By Lisa de Moraes
Wednesday, July 26, 2006; C07
PASADENA, Calif., July 25 People who molest children should have chips embedded in the rectum that would explode if they violate their parole, "America's Most Wanted" star John Walsh told a photographer for Fox and father of two at Summer TV Press Tour 2006 as a couple dozen speechless TV critics looked on.
Bet all those other critics who'd bailed out early felt pretty silly missing what turned out to be the highlight of the now 16-day-old tour.
A minute or so later Walsh said he'd been kidding, though he had a "not really" look in his eyes. He said it was the second time he'd used the joke and no one laughed last time either.
Meanwhile, the freelance photographer, who'd been hired to take photos during Fox's two days of the tour, was relieved of his responsibilities for the rest of the day for monopolizing Walsh's onstage time with their interesting exchange about child-tracking technology, sex-offender-tracking technology -- "pervert alert," the photographer called it -- and a comparison of repeat molesters to rabid dogs that need to be put down.
Both Walsh and the photographer, who declined to give his name, said bracelets on sex offenders did not work. "Bracelets are [horseradish]," the photographer said to Walsh as stunned critics looked on. Walsh agreed, saying, "I love your attitude."
Walsh told the critics that when he was talking to senators about electronic monitoring of sex offenders, "I said implant it in their anus and if they go outside the radius, explode it, and that would send a big message."
Walsh said it was a joke, adding, "Nobody thought it was funny."
Continuing his riveting performance, he said his wife had suggested that when he went to Washington to stump for the Adam Walsh Child Protection and Safety Act, he ask all the congressmen who he thought were holding up the legislation named in honor of his son whether they were child molesters or if they had child porn on their computers.
"I said, 'Reve, I don't really use that tack walking through the halls.' But leave it to the mother of a murdered child to cut to the chase."
That would seem to include Sen. Edward Kennedy (D-Mass.), who, Walsh said, had slowed things down by attaching to the bill "a huge hate-crimes piece of legislation that was very controversial." Kennedy eventually removed the hate-crime bits, Walsh said. The bill passed on Tuesday.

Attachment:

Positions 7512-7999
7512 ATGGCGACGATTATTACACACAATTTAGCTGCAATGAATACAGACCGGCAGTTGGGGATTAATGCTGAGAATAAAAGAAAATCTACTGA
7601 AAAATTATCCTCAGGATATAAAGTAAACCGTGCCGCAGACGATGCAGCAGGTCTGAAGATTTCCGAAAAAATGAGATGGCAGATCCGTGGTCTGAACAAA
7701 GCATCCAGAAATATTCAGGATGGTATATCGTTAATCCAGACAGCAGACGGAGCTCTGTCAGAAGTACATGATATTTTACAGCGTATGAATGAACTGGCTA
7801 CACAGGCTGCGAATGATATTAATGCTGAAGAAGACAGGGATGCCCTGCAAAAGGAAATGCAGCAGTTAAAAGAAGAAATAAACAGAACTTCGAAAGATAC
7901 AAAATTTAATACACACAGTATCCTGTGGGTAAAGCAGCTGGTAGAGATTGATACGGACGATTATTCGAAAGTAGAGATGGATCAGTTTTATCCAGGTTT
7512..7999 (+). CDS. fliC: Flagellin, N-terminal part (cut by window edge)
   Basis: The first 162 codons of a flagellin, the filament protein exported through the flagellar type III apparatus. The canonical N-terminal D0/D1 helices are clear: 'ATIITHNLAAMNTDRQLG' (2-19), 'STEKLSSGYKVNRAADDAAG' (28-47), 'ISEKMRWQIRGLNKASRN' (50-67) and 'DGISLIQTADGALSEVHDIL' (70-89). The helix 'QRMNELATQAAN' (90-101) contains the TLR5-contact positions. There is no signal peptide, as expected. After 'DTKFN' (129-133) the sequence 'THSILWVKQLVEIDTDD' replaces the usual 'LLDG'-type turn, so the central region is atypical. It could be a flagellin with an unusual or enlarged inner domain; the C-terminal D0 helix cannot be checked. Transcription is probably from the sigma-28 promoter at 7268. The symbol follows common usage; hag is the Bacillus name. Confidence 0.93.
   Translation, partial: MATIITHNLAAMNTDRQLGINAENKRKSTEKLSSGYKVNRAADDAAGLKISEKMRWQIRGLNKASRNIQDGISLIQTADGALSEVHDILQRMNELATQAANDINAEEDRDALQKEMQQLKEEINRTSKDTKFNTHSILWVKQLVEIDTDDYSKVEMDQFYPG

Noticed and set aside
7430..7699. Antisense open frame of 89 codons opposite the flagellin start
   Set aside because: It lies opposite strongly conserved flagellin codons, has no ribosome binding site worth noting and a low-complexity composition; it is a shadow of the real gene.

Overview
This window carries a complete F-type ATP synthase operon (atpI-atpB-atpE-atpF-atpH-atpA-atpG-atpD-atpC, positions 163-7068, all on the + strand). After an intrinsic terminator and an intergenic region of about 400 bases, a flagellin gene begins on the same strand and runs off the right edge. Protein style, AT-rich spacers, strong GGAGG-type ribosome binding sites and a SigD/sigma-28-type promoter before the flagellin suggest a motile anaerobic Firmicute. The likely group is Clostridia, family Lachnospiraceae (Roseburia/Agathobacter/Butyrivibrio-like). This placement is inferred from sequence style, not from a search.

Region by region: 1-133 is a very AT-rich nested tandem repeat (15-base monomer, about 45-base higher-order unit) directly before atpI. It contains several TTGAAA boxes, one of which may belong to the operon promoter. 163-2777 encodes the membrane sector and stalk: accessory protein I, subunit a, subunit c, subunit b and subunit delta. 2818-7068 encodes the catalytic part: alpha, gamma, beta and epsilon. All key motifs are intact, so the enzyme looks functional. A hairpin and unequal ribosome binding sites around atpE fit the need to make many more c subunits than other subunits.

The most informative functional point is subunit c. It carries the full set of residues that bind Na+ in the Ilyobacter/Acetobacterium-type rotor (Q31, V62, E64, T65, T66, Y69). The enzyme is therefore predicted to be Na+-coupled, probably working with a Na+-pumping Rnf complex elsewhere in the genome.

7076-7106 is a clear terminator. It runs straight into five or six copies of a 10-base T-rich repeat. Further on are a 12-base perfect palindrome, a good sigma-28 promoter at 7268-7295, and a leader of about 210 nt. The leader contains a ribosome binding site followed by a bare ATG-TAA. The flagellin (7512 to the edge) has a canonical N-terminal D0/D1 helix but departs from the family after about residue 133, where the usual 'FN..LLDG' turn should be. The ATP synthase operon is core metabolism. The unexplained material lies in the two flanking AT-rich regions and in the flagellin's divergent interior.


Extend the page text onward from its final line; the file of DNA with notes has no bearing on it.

Walsh appeared at Summer TV Press Tour 2006 to promote the fact that on Saturday his popular series will be a taped broadcast of the White House signing on Thursday of the Adam Walsh Child Protection and Safety Act, which will create a national sex-offender registry.
July 27 marks the 25th anniversary of the abduction and murder of Walsh's 6-year-old son. This September marks the start of the 20th season of Walsh's catch-a-perp series on the Fox network.
* * *
Fox's new late night host, TV writer Spike Feresten -- he wrote the "Soup Nazi" episode of "Seinfeld" -- was asked who he thinks does the best job in late night television.
"To me it's all about Letterman and it always will be," said the star of "Talkshow With Spike Feresten." "He is the guy. He's the reason I'm in TV."
Feresten said he didn't think "The Soup Nazi" was his best "Seinfeld" episode. It was, however, his first.
"I didn't know what I was doing. It was my first time on a sitcom and we were done editing and . . . I felt like [series creator Larry David] hated it as much as I did and I almost apologized to him in the edit room and said, 'Look, my next one will be a little better,' which it never was, by the way. It's more of a documentary. I used to write at 'Letterman' . . . and a lot of those things were said to me and I was jotting them down. There's very little creative writing in that episode."
His executive producer, Stewart Bailey, told TV critics they are developing a bit for the show in which Spike's gravestone says, "Writer of 'Soup Nazi' " with an arrow pointing down.
* * *
Fox's new sitcom "Happy Hour" breaks new ground in that a young woman is seen eating a pizza.
The whole thing.
"The scene where you ate the pizza was very funny and it's so rare to see an actress on Fox convincingly eat anything," one critic said. "Did you have to get special permission from the network to do that?"
"There was an extensive training period, because I usually don't eat," Beth Lacke responded.
"It was, like, five takes so I'm done with it for at least a year. I don't think you'll see me eating."
* * *
Catherine Deneuve will play a widow who has her husband's ashes put into her breast implants on the new season of FX's "Nip/Tuck," critics learned late Tuesday. Only one wonders why she's trying to dispose of the ashes, exec producer Ryan Murphy hinted, saying he thinks of Deneuve as a "French murderess."
He says the story line is based on an actual incident and that there was no plastic surgery case too bizarre for him to consider for his show -- except he doesn't think people want to see plastic surgery on children.
Is it time to go home yet?